90 Days to Mars?
With NASA being shut down, it seems like a particularly appropriate time to visit a recent FISO (Future in Space Operations) presentation covering an interesting proposal which will likely never be funded. The presentation, (PDF) and audio file are archived here, a University of Texas site, which is not shut down.
Recent years have seen a number of different Mars exploration architectures incorporating nuclear propulsion, including NASA’s own most recent Design Reference Architecture, DRA 5.0 Whereas the NASA scenario envisions what could be considered a fairly conventional nuclear thermal propulsion system, last week’s FISO presentation focuses on something bit more exotic; a FRC, or Field Reversed Configuration drive in which which pill sized slugs of deuterium or tritium, termed “target plasmoids” are inductively driven into the combustion chamber throat where they are instantly coated by thin strips or hoops of a lithium overlay and then collapsed by magnetic fields.
At that point, the “converging shell fragments form a fusion blanket compressing the target FRC plasmoid to fusion conditions, ” allowing the resulting plasma to react against the magnetic nozzle resulting in pulsed thrust. . With shock absorbers and a base plate at the forward end of the drive section to provide a protective cone or “shadow zone” from radiation, a conventional spacecraft designed around NASA’s own requirements could reach Mars in roughly 90 days through a trip comprised of steady acceleration followed by steady deceleration to achieve a parking orbit. Following a 30 day stay on the surface, the crew lander/ascent vehicle would rendezvous with the awaiting spacecraft, comprised of a hab module, MPCV and drive assembly, for a similarly brief sprint back to Earth.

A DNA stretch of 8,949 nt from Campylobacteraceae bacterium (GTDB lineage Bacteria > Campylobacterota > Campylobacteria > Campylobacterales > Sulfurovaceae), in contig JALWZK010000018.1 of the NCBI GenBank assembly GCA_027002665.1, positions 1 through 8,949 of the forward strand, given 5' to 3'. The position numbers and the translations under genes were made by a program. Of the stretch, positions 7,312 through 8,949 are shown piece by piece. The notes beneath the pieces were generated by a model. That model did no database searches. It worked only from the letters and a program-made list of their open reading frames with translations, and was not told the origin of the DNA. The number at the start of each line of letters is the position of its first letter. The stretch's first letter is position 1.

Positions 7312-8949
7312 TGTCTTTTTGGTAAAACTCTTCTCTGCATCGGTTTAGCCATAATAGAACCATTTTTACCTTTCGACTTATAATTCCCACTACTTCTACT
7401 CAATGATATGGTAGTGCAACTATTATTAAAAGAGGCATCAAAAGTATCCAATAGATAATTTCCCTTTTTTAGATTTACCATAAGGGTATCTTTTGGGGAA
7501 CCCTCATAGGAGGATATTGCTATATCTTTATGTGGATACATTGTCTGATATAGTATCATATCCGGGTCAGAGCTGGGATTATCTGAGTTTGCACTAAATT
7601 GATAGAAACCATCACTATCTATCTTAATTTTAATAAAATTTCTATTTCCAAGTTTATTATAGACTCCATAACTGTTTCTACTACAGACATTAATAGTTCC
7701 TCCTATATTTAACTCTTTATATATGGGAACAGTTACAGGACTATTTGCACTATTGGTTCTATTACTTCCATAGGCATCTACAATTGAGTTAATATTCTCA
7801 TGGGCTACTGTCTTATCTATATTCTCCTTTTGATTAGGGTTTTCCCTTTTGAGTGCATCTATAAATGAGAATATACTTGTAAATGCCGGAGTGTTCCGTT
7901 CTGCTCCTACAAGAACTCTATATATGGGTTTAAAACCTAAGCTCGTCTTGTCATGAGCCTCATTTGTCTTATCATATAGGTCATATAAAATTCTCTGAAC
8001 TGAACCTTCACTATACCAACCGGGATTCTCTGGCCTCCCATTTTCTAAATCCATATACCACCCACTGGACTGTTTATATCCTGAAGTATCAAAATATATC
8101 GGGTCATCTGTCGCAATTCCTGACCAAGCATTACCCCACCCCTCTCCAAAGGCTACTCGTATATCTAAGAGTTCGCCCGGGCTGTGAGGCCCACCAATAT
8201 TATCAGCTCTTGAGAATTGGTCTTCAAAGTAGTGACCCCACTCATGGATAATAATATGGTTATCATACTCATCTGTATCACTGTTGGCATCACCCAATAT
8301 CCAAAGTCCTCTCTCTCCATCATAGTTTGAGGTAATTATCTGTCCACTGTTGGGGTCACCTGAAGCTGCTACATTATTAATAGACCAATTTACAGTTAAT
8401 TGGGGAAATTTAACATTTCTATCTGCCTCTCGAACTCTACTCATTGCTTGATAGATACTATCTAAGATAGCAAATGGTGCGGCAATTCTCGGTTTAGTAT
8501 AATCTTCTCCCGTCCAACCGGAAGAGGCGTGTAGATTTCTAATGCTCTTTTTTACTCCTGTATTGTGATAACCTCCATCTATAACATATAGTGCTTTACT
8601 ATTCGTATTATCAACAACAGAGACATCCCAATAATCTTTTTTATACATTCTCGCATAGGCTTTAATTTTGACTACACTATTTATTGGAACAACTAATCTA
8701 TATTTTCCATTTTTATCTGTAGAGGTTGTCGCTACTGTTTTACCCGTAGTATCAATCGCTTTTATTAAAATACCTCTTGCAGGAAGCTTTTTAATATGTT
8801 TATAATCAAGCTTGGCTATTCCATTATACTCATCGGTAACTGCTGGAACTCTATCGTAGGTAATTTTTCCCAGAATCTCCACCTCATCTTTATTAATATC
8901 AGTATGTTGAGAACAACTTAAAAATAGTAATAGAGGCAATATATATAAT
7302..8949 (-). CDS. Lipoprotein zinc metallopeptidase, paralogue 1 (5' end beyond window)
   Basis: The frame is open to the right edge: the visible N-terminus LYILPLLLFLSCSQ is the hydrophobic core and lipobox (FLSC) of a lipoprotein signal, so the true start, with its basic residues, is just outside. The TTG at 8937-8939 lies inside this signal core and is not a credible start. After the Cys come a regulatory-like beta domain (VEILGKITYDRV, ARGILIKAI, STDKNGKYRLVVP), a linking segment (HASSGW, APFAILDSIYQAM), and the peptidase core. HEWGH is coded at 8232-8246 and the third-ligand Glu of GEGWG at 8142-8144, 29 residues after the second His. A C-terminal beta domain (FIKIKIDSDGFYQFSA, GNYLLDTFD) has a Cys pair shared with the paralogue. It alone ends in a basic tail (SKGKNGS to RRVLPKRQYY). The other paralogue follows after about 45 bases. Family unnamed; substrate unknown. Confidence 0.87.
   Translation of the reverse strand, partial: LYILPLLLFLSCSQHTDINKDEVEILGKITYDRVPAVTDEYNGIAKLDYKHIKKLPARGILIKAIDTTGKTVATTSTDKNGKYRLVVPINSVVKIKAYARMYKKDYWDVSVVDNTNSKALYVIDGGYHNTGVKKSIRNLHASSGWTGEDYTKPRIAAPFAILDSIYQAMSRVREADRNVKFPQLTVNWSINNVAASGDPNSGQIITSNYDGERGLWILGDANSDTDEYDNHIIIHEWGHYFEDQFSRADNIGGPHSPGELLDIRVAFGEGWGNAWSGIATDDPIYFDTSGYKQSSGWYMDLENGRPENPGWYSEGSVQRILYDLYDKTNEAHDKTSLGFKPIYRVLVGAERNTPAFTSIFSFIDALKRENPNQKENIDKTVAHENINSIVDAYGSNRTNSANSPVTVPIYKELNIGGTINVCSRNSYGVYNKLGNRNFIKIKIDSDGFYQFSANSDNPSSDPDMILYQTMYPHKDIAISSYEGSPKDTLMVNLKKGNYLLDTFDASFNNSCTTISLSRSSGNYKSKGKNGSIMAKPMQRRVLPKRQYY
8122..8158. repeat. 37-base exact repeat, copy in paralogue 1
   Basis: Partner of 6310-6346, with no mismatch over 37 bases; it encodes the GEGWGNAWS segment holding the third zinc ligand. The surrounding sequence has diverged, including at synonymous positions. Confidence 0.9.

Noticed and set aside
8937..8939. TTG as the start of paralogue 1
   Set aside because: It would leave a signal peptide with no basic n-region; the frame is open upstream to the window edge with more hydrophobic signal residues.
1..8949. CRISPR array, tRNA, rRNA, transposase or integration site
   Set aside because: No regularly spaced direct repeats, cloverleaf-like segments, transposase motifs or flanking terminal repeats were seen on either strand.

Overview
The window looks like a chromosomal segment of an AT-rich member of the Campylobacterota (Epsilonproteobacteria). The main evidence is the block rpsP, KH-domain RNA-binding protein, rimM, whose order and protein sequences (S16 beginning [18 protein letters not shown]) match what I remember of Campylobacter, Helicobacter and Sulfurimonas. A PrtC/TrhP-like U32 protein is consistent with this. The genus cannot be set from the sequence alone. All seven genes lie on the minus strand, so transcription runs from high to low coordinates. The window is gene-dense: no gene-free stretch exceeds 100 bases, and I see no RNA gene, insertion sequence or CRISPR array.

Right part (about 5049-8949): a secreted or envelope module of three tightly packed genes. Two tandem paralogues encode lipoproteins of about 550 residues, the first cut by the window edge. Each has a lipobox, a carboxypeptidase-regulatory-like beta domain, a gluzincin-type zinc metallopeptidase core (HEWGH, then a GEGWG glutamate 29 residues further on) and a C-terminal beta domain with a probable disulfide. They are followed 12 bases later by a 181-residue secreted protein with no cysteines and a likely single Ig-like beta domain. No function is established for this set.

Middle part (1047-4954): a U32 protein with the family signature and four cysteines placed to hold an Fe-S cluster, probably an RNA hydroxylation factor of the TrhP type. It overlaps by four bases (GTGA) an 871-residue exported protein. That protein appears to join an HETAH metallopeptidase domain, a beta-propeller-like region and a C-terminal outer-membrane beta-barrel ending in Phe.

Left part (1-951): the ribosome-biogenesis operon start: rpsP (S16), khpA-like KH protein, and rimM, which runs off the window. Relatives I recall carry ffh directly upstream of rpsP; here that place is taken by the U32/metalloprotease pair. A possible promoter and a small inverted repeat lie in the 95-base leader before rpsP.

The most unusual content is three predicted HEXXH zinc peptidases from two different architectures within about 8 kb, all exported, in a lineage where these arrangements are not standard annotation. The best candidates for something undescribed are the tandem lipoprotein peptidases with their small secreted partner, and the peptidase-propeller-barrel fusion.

While there are a number of issues to be worked out, and there are apparently serious questions centering around the design and operation of the magnetic nozzle, according to the presentation’s authors, the basic FRC fusion process has already been demonstrated in a lab setting. Interestingly, for the sake of simplicity, the system presented does not attempt to capture electricity from the system, using it only for propulsion, with solar panels hooked to capacitors providing the initial energy source for the magnetic fields, as well as for the spacecraft overall.